Population Growth Shifting to Cities

Graphic credit: Wall Street Journal

And the evidence just keeps pouring in… Growth and development in metropolitan regions is shifting from the periphery to the core. I’ve made that point previously by pointing out that property values tend to be rising in metro cores and falling in the periphery. Now comes Census Bureau data that population growth in “cities” (presumably meaning traditional urban jurisdictions at the core of metro areas) are growing faster than the “suburbs” (presumably referring to political jurisdictions outside the core).

Reports the Wall Street Journal (I would provide a link to the original Census data but I can’t find it):

Many U.S. cities are growing faster than their suburbs for the first time in  decades, reflecting shifting attitudes about urban living as well as the effect  of a housing bust that has put a damper on moving.

According to Census data released Thursday, in 27 of the nation’s 51 largest  metropolitan areas, city centers grew faster than suburbs between July 2010 and  July 2011. By contrast, from 2000 to 2010 only five metro areas saw their cores  grow faster than the surrounding suburbs.

Viewed as a whole, U.S. suburbs have grown faster than city centers in every  decade since the 1920s, when rising automobile ownership inspired Americans to  begin fleeing cramped city quarters for leafy suburbs, said William Frey, a  demographer at the Brookings Institution. Urban population growth accelerated  markedly at the end of the last decade, he added.

The article cites falling crime rates, the departure of loud and smelly heavy industry and growing preference for walkable communities, although it points out that the shift may be tied to temporary factors like the recession and housing bust. Regardless of whether the data represent a blip or an inflection point, major home building companies are getting the message, the WSJ reports, and they are responding to the change in demand by pursuing more projects closer to the urban core.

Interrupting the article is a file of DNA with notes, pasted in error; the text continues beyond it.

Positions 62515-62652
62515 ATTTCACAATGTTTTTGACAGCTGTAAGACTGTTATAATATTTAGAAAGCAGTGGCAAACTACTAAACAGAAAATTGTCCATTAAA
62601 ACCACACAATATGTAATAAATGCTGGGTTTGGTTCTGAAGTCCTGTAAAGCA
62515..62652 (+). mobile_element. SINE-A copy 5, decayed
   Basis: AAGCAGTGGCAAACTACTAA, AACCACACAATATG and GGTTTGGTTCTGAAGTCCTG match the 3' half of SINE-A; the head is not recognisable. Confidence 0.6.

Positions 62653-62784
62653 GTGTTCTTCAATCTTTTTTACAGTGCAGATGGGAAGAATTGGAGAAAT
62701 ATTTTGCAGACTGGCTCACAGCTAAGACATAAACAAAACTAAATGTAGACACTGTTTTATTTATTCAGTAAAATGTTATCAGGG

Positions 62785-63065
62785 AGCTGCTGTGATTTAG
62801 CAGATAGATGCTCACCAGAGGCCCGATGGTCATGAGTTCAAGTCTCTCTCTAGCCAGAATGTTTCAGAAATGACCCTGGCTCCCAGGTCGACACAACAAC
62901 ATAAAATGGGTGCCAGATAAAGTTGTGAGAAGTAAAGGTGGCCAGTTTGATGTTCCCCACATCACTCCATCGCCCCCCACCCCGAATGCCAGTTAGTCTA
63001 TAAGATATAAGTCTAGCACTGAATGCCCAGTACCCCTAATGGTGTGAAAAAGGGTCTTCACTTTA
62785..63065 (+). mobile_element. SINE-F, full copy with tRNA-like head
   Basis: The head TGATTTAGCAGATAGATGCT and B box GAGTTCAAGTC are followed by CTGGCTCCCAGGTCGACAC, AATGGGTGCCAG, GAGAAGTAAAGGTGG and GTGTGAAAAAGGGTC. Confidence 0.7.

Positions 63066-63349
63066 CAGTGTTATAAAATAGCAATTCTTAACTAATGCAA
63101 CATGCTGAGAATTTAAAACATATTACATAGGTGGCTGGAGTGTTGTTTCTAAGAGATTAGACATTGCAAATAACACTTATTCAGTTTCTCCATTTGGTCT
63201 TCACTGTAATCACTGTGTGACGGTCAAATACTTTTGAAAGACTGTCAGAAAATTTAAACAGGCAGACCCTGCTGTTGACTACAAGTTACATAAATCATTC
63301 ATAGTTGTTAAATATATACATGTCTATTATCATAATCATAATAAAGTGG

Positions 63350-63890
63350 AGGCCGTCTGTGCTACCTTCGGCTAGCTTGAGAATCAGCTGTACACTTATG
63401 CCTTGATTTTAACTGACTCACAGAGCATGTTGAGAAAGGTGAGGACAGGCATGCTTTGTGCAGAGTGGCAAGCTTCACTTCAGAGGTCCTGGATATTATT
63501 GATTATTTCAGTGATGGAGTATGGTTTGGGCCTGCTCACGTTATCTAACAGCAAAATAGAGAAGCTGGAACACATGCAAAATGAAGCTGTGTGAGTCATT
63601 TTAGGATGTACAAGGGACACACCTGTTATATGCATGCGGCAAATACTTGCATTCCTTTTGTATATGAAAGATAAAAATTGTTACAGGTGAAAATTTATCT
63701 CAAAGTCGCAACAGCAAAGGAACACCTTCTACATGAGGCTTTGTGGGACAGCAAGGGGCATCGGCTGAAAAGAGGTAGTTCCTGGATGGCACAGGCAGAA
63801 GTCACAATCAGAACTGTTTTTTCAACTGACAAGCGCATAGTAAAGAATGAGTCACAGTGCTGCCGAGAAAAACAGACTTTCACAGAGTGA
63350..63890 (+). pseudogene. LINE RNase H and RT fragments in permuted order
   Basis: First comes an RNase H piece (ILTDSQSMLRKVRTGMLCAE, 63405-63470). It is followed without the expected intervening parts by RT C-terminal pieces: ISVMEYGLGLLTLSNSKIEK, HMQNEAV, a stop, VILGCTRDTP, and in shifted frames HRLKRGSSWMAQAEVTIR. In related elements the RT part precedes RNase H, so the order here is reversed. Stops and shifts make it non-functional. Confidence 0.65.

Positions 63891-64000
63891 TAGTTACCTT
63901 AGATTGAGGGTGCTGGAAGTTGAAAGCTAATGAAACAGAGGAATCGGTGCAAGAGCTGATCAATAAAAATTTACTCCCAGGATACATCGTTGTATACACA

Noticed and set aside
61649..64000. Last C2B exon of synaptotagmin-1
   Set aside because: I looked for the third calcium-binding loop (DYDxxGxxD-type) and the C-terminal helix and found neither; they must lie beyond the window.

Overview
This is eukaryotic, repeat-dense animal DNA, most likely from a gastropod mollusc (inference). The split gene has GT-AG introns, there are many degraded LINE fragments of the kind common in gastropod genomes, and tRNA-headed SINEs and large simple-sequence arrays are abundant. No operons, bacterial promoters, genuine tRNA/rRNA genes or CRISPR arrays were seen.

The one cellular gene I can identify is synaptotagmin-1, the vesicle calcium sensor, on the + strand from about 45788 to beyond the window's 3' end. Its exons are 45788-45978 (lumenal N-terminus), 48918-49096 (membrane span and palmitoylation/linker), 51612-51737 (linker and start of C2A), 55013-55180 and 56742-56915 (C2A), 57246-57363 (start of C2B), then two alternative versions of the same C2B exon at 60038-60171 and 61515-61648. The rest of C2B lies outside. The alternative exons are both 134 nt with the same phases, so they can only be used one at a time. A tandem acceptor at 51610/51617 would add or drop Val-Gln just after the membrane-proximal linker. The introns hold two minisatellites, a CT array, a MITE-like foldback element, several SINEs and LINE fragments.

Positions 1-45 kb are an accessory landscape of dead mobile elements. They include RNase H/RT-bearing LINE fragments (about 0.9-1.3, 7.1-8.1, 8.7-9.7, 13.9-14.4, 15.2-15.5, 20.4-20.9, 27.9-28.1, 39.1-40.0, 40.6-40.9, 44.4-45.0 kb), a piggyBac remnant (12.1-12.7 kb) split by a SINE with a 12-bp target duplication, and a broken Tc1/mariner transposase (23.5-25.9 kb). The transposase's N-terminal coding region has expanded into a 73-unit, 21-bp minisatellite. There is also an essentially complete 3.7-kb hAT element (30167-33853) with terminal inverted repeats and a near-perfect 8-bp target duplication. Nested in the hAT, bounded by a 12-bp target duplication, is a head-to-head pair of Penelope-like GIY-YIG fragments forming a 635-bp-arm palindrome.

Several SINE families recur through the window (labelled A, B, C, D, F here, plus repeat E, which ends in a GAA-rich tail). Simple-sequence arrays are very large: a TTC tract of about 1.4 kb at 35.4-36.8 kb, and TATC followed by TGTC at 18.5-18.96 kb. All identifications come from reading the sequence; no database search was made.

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  1. larryg Avatar

    I sorta miss Ed R when it comes to these issues. There was a lot I did not agree with but he had a good way of characterizing perspectives including making clear – that there are clear distinctions between “core confusing words”.

    When we say “urban area” and suburb/exurb – how do we more clearly define that boundary in urban areas with beltways?

    Two things that have transformed the country is the consolidation of farming into corporate institutions and away from family farms …thus accelerating the depopulation of rural USA.

    But the second thing is specifically what we did with urban areas when we built the Interstate highway system and now beltways have totally changed the urban city landscape…indeed the ways that cities now economically “work”.

    You won’t convince me that commuter rail in NYC/Connecticut/NJ or NOVA/Fredericksburg/Manassas/Md (and their exurban locations) are going to dry up and blow away.

    Young people flock to the urban areas to find work – yes – but in a beltway city, they may well live 30 miles away from their job on the outer fringe of the beltway.

    Do we really count that as “city”?